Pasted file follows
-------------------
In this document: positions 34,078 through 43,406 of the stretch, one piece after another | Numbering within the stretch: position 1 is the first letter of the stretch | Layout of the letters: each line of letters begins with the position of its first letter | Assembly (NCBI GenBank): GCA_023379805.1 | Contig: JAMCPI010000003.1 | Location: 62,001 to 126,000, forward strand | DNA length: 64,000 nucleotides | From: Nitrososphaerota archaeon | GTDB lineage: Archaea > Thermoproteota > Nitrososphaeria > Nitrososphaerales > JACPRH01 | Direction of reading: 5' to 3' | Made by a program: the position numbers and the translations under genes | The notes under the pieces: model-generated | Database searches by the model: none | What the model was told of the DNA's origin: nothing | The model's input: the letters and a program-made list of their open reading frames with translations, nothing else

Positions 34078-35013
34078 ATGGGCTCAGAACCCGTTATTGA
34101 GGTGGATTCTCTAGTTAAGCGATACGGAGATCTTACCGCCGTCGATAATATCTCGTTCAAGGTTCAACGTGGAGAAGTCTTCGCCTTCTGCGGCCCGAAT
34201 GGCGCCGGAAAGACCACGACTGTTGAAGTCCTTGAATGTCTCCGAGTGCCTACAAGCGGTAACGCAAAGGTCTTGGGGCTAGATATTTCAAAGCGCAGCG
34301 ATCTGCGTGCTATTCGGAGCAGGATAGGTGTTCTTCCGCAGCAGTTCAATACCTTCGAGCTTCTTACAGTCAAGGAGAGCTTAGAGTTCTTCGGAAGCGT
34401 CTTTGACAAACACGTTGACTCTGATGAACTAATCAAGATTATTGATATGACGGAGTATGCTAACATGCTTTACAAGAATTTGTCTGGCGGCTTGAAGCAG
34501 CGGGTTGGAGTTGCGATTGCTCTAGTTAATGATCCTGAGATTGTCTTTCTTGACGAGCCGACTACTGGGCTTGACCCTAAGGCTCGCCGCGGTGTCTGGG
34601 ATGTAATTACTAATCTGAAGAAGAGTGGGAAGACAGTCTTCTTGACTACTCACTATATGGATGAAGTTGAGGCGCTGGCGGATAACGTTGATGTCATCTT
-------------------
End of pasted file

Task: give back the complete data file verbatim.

In this document: positions 34,078 through 43,406 of the stretch, one piece after another | Numbering within the stretch: position 1 is the first letter of the stretch | Layout of the letters: each line of letters begins with the position of its first letter | Assembly (NCBI GenBank): GCA_023379805.1 | Contig: JAMCPI010000003.1 | Location: 62,001 to 126,000, forward strand | DNA length: 64,000 nucleotides | From: Nitrososphaerota archaeon | GTDB lineage: Archaea > Thermoproteota > Nitrososphaeria > Nitrososphaerales > JACPRH01 | Direction of reading: 5' to 3' | Made by a program: the position numbers and the translations under genes | The notes under the pieces: model-generated | Database searches by the model: none | What the model was told of the DNA's origin: nothing | The model's input: the letters and a program-made list of their open reading frames with translations, nothing else

Positions 34078-35013
34078 ATGGGCTCAGAACCCGTTATTGA
34101 GGTGGATTCTCTAGTTAAGCGATACGGAGATCTTACCGCCGTCGATAATATCTCGTTCAAGGTTCAACGTGGAGAAGTCTTCGCCTTCTGCGGCCCGAAT
34201 GGCGCCGGAAAGACCACGACTGTTGAAGTCCTTGAATGTCTCCGAGTGCCTACAAGCGGTAACGCAAAGGTCTTGGGGCTAGATATTTCAAAGCGCAGCG
34301 ATCTGCGTGCTATTCGGAGCAGGATAGGTGTTCTTCCGCAGCAGTTCAATACCTTCGAGCTTCTTACAGTCAAGGAGAGCTTAGAGTTCTTCGGAAGCGT
34401 CTTTGACAAACACGTTGACTCTGATGAACTAATCAAGATTATTGATATGACGGAGTATGCTAACATGCTTTACAAGAATTTGTCTGGCGGCTTGAAGCAG
34501 CGGGTTGGAGTTGCGATTGCTCTAGTTAATGATCCTGAGATTGTCTTTCTTGACGAGCCGACTACTGGGCTTGACCCTAAGGCTCGCCGCGGTGTCTGGG
34601 ATGTAATTACTAATCTGAAGAAGAGTGGGAAGACAGTCTTCTTGACTACTCACTATATGGATGAAGTTGAGGCGCTGGCGGATAACGTTGATGTCATCTT